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Verb (used without object)[edit]

  1. to utter a low, usually nasal, complaining cry or sound, as from uneasiness, discontent, peevishness, etc.: The puppies were whining from hunger.
  2. to snivel or complain in a peevish, self-pitying way: He is always whining about his problems.

Change in meaning?[edit]

Has the definition of this word always included petty recurrent complaining? Does its meaning and applicability vary in different dialects? Until perhaps 1995 I had understood whine, and whining to refer only to complaints uttered with a rising, childish intonation. Since then, it has often seemed that this verb says more about the speaker's relationship with and opinion of the person who is doing the complaining, as it simultaneously dismisses the complaint and belittles the complainer. CEOs often criticize low-level employees who whine about this or that, but you rarely hear of CEOs whining.

Is there a way to include this type of spin in the dictionary entry? Should it be?Pithecanthropus4152 (talk) 22:35, 8 February 2014 (UTC)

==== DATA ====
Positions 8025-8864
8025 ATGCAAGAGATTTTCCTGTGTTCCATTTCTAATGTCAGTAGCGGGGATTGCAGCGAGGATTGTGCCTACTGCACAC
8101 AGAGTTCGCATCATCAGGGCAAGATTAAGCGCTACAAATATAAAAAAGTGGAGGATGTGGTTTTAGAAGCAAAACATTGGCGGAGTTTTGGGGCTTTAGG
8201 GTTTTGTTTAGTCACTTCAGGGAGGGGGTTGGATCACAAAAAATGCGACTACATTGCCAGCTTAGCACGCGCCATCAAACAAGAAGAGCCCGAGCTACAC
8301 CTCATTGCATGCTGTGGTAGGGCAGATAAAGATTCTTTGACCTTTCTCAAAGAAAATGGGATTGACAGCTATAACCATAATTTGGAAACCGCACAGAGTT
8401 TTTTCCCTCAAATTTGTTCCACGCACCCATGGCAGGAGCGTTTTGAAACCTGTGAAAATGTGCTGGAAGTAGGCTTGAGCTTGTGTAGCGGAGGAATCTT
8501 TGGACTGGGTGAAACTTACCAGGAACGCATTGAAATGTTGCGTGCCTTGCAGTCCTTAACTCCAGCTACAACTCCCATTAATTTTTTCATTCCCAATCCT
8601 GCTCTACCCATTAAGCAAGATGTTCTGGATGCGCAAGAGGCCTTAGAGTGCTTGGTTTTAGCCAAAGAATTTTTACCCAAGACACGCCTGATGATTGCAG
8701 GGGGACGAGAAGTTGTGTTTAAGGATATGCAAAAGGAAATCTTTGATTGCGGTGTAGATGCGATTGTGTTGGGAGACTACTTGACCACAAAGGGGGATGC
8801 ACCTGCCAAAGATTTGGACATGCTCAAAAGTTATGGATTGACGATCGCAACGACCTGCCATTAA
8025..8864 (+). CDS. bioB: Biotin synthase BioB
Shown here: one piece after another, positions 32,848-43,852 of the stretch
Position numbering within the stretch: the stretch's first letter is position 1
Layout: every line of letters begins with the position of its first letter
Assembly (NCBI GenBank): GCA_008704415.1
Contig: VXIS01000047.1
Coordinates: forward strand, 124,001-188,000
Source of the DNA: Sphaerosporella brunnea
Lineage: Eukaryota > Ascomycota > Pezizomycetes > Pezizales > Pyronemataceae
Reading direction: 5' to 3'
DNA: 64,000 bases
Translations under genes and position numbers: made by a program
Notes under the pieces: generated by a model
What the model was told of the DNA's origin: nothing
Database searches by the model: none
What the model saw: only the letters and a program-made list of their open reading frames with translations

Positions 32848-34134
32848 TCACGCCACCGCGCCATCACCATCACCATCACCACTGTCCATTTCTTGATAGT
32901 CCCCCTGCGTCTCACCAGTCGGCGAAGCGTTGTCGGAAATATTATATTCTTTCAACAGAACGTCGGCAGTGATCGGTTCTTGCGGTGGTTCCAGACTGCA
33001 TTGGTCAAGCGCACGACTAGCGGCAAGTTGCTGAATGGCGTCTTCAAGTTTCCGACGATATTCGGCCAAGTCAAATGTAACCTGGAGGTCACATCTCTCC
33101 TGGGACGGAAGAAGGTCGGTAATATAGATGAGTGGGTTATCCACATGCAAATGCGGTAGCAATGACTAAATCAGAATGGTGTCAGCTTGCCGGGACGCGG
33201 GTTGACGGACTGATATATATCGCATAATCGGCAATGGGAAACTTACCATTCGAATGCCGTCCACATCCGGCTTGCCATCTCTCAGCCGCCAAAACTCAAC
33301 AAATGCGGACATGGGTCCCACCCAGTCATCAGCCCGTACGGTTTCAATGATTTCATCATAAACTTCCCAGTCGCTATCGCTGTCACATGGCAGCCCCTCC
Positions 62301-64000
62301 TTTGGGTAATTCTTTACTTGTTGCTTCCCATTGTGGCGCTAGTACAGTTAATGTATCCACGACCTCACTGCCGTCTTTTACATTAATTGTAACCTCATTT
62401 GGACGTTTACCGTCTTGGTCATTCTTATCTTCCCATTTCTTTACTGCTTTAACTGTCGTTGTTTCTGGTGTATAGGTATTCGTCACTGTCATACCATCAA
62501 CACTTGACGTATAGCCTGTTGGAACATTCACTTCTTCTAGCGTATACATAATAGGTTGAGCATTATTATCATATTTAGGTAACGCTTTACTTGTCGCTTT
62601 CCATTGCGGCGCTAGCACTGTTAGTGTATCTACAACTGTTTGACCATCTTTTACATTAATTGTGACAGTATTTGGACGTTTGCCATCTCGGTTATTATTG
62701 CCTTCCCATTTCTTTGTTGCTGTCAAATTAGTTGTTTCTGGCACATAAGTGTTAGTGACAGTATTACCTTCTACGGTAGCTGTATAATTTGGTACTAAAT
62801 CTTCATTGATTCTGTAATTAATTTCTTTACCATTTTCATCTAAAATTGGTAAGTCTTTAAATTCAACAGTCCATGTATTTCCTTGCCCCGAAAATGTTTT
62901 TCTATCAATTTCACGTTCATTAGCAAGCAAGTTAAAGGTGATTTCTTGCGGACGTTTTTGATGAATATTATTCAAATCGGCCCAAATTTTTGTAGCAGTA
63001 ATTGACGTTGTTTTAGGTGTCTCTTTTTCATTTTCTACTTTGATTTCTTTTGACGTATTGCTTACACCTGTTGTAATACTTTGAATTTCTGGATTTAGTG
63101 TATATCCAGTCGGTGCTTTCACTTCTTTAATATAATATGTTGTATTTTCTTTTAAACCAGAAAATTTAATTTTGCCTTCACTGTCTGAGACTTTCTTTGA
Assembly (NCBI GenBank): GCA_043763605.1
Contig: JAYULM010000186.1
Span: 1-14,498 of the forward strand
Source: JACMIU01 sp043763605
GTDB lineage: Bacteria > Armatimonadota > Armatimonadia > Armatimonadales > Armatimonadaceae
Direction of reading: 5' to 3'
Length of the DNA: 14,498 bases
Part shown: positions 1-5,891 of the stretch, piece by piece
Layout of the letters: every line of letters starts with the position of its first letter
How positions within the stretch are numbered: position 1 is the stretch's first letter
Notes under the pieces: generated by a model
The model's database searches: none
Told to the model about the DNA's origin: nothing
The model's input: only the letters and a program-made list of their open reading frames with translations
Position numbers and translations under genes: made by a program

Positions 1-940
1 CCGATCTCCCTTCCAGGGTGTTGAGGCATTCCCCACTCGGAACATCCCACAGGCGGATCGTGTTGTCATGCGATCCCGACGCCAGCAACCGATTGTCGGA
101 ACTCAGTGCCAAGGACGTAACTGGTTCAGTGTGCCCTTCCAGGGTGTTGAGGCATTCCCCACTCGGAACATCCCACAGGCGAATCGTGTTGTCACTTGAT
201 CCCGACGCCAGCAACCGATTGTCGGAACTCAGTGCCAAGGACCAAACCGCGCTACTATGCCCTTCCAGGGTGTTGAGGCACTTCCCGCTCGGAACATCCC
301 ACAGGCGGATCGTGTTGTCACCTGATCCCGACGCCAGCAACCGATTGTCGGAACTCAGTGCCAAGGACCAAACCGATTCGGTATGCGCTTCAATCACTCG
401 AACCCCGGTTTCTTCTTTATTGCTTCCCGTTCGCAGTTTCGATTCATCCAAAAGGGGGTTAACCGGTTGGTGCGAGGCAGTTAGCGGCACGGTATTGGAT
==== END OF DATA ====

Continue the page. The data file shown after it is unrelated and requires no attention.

Verb (used with object)[edit]

  1. to utter with or as if with a whine: I whined my litany of complaints.


  1. a whining utterance, sound, or tone.
  2. a feeble, peevish complaint.

Also related to German 'weinen'?[edit]

It says it is related to Dutch 'wenen', but what about German 'weinen' (to weep, cry)? I mean, the en is just a meaningless suffix, and the 'wein' part looks suspiciously like whine.

This word is evidently not cognate with Dutch 'wenen' or German 'weinen'. These words are derived from *wainōną (to cry, wail), while 'whine' is derived from *hwīnaną. However, the meaning of 'complain' may be influenced by Old English wānian, also derived from wainōną. Similitudo nomini authentici (talk) 02:44, 30 May 2018 (UTC)